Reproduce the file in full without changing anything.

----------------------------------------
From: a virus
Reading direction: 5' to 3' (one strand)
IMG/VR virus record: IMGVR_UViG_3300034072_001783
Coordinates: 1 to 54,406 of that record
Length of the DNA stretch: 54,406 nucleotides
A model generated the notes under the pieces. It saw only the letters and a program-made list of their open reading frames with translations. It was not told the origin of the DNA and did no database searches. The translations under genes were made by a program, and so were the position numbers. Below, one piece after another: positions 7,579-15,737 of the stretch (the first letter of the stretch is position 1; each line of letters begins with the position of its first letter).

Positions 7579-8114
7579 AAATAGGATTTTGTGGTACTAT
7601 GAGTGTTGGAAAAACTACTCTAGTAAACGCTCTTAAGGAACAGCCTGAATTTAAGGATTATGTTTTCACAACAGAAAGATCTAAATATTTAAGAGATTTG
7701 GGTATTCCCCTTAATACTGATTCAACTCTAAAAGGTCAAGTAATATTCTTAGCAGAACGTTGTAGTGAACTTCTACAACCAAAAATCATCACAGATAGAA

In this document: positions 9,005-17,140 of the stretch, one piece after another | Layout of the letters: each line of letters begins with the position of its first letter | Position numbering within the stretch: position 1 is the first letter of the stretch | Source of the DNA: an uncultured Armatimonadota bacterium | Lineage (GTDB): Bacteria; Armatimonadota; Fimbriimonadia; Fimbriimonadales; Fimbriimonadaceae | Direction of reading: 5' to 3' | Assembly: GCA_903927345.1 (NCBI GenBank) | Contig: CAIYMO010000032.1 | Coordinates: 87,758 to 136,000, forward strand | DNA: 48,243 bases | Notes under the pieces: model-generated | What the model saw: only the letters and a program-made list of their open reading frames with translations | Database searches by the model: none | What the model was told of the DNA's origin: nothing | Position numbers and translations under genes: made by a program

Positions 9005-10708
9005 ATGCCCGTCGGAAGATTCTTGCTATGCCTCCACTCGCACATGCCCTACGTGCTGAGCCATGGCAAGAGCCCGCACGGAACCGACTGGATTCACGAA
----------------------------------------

From: a virus
Reading direction: 5' to 3' (one strand)
IMG/VR virus record: IMGVR_UViG_3300034072_001783
Coordinates: 1 to 54,406 of that record
Length of the DNA stretch: 54,406 nucleotides
A model generated the notes under the pieces. It saw only the letters and a program-made list of their open reading frames with translations. It was not told the origin of the DNA and did no database searches. The translations under genes were made by a program, and so were the position numbers. Below, one piece after another: positions 7,579-15,737 of the stretch (the first letter of the stretch is position 1; each line of letters begins with the position of its first letter).

Positions 7579-8114
7579 AAATAGGATTTTGTGGTACTAT
7601 GAGTGTTGGAAAAACTACTCTAGTAAACGCTCTTAAGGAACAGCCTGAATTTAAGGATTATGTTTTCACAACAGAAAGATCTAAATATTTAAGAGATTTG
7701 GGTATTCCCCTTAATACTGATTCAACTCTAAAAGGTCAAGTAATATTCTTAGCAGAACGTTGTAGTGAACTTCTACAACCAAAAATCATCACAGATAGAA

In this document: positions 9,005-17,140 of the stretch, one piece after another | Layout of the letters: each line of letters begins with the position of its first letter | Position numbering within the stretch: position 1 is the first letter of the stretch | Source of the DNA: an uncultured Armatimonadota bacterium | Lineage (GTDB): Bacteria; Armatimonadota; Fimbriimonadia; Fimbriimonadales; Fimbriimonadaceae | Direction of reading: 5' to 3' | Assembly: GCA_903927345.1 (NCBI GenBank) | Contig: CAIYMO010000032.1 | Coordinates: 87,758 to 136,000, forward strand | DNA: 48,243 bases | Notes under the pieces: model-generated | What the model saw: only the letters and a program-made list of their open reading frames with translations | Database searches by the model: none | What the model was told of the DNA's origin: nothing | Position numbers and translations under genes: made by a program

Positions 9005-10708
9005 ATGCCCGTCGGAAGATTCTTGCTATGCCTCCACTCGCACATGCCCTACGTGCTGAGCCATGGCAAGAGCCCGCACGGAACCGACTGGATTCACGAA